I agree with Wallace's question: why is open discussion feared in the classroom? It can only benefit the student and ultimately the bulk of society. Unfortunately, many of the classrooms today simply give students information rather than help them seek it out. Critical thinking is a rare jewel, which works well for those who have obtained it, but handicaps those who have never been taught it or challenged by its characteristics. Democrat Tony Knowles has one thing right: we should teach the best science. I also believe that we should teach the best science: the search for truth. In reality, faith is required to believe in both Evolution and Intelligent Design. A scientist understands that ideas about creation, light, matter, speed, gravity, and several other scientific notions, have changed throughout time based on the compilation of knowledge, experiments and unique individual minds that have surfaced. For Knowles to say that Evolution is “what we should always teach,” is a poor and narrow statement that plainly says our generation has hit the peak of knowledge and there will be no further discoveries about the institution of life. Sarah Palin understands that there is strong evidence supporting the theory of Intelligent Design. To restrict its discussion in schools is to impede critical thinking and intellectual discussions in the classrooms of our nation’s future leaders, teachers and parents. srshibley
Tonight Senators John McCain and Barack Obama will be taking questions at a televised Public Forum at Columbia University. I encouraged all to watch it. RichardOwen
I still want to know, why do the evolanders fear free and open discussion in the class room? When I took honor physics in high school, I learned that Albert Einstein opined that "God does not play dice with the universe." Oh, wait, maybe that's why I am a creationist. LOL. Seriously, dominate religious beliefs can be taught in science class without adversely affecting science education. William Wallace
Design Institute reports: Biden, Clinton, Edwards, Kerry, McCain (in 2001) Agree: High School Curriculum Should Inform Students About the Evolution Controversy; Palin (in 2006) Lets It Be Optional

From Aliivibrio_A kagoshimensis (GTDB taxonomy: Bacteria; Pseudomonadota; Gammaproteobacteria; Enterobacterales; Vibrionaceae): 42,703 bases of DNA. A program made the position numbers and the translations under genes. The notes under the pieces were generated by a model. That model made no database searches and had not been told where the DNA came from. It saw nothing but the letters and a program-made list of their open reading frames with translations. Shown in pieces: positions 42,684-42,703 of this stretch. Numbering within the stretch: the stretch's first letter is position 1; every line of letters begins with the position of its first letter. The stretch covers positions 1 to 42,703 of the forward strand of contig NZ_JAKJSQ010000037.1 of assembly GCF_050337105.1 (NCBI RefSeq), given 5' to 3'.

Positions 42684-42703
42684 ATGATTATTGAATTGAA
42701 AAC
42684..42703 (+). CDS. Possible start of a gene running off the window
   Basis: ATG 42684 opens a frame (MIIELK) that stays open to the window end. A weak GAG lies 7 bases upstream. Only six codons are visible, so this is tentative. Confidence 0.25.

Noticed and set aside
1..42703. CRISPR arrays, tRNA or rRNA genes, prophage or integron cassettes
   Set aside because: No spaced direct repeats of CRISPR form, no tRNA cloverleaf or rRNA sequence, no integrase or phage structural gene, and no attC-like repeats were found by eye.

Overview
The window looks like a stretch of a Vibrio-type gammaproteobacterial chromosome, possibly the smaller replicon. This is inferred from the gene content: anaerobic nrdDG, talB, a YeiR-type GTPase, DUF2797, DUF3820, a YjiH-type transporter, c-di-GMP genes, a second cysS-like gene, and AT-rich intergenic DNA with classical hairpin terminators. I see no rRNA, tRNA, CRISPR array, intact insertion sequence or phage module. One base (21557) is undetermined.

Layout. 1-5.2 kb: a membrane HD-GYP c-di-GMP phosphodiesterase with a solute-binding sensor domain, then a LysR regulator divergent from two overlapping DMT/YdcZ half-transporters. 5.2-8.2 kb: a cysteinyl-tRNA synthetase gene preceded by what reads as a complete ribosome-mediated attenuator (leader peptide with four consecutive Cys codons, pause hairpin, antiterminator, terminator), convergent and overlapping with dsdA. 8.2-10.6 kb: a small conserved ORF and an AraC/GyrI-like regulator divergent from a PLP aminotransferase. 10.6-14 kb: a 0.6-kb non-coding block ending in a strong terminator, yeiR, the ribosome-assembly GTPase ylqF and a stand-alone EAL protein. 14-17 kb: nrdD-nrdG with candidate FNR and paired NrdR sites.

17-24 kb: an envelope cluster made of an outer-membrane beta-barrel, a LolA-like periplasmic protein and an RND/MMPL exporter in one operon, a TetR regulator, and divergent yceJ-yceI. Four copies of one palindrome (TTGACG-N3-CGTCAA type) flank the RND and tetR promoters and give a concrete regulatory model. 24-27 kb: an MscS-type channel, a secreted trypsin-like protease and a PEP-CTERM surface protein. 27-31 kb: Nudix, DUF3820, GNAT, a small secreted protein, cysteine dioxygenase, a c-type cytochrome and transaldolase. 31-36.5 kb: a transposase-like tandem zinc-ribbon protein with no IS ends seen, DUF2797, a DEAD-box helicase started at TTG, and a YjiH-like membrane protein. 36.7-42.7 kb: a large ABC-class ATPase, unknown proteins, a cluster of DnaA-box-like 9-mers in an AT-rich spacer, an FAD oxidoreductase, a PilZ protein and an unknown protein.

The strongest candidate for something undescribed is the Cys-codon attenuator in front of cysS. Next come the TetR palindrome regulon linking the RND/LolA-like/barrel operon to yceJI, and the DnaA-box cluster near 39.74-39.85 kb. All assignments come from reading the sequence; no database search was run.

Press reports on Governor Palin as the Republican nominee for Vice President featured her position in 2006 on the teaching of alternatives to evolution: "Teach both. You know, don’t be afraid of education. Healthy debate is so important, and it’s so valuable in our schools." Palin later clarified: "I don’t think there should be a prohibition against debate if it comes up in class. It doesn’t have to be part of the curriculum."
The vote is recorded at p. S6153 of the Congressional Record, June 13, 2001. 91 Senators voted to make it the law of the United States that "where biological evolution is taught, the curriculum should help students to understand why this subject generates so much continuing controversy, and should prepare the students to be informed participants in public discussions regarding the subject."
The vote of Yeas 91, Nays 8 is recorded at Congressional Record, June 3, 2001, p. S6153. Bibliography Bruce Chapman and David DeWolf review the legal basis for: Why the Santorum Language Should Guide State Science Education Standards David K. DeWolf, Stephen C. Meyer, Mark E. DeForrest developed: Intelligent Design in Public School Science Curricula: A Legal Guidebook The Foundation for Thought and Ethics, 2001 John H. Calvert, Esq submitted a: ”MEMORANDUM: TO: Members of the Minnesota Senate Education Committee, Steve Kelley, Chairman;DATE: January 23, 2004; RE: Proposed Science Education Standards” in which he discusses the Santorum language. DLH